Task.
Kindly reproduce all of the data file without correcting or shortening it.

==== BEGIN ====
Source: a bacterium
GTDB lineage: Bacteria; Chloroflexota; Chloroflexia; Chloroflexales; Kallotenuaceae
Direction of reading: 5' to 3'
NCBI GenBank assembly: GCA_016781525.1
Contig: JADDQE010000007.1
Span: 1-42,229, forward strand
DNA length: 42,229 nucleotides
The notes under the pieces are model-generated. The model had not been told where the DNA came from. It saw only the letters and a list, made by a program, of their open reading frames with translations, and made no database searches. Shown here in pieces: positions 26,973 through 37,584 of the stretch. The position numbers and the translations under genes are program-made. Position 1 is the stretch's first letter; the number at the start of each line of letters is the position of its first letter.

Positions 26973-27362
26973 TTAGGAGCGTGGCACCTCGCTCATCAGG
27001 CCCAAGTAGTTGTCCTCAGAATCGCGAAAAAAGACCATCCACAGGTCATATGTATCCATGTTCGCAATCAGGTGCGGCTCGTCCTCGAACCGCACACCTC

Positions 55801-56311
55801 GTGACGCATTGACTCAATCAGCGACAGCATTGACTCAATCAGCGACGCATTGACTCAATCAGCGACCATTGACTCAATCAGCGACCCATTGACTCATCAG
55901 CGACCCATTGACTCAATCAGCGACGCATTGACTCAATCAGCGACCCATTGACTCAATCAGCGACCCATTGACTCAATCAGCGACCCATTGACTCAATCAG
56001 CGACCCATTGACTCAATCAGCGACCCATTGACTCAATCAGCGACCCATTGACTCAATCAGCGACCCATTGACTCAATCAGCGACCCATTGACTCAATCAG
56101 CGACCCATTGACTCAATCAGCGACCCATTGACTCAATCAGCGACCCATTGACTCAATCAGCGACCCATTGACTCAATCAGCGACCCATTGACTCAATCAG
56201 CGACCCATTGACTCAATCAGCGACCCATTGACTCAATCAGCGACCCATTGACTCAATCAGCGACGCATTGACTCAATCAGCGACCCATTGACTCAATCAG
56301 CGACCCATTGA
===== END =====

Source: a bacterium
GTDB lineage: Bacteria; Chloroflexota; Chloroflexia; Chloroflexales; Kallotenuaceae
Direction of reading: 5' to 3'
NCBI GenBank assembly: GCA_016781525.1
Contig: JADDQE010000007.1
Span: 1-42,229, forward strand
DNA length: 42,229 nucleotides
The notes under the pieces are model-generated. The model had not been told where the DNA came from. It saw only the letters and a list, made by a program, of their open reading frames with translations, and made no database searches. Shown here in pieces: positions 26,973 through 37,584 of the stretch. The position numbers and the translations under genes are program-made. Position 1 is the stretch's first letter; the number at the start of each line of letters is the position of its first letter.

Positions 26973-27362
26973 TTAGGAGCGTGGCACCTCGCTCATCAGG
27001 CCCAAGTAGTTGTCCTCAGAATCGCGAAAAAAGACCATCCACAGGTCATATGTATCCATGTTCGCAATCAGGTGCGGCTCGTCCTCGAACCGCACACCTC

Positions 55801-56311
55801 GTGACGCATTGACTCAATCAGCGACAGCATTGACTCAATCAGCGACGCATTGACTCAATCAGCGACCATTGACTCAATCAGCGACCCATTGACTCATCAG
55901 CGACCCATTGACTCAATCAGCGACGCATTGACTCAATCAGCGACCCATTGACTCAATCAGCGACCCATTGACTCAATCAGCGACCCATTGACTCAATCAG
56001 CGACCCATTGACTCAATCAGCGACCCATTGACTCAATCAGCGACCCATTGACTCAATCAGCGACCCATTGACTCAATCAGCGACCCATTGACTCAATCAG
56101 CGACCCATTGACTCAATCAGCGACCCATTGACTCAATCAGCGACCCATTGACTCAATCAGCGACCCATTGACTCAATCAGCGACCCATTGACTCAATCAG
56201 CGACCCATTGACTCAATCAGCGACCCATTGACTCAATCAGCGACCCATTGACTCAATCAGCGACGCATTGACTCAATCAGCGACCCATTGACTCAATCAG
56301 CGACCCATTGA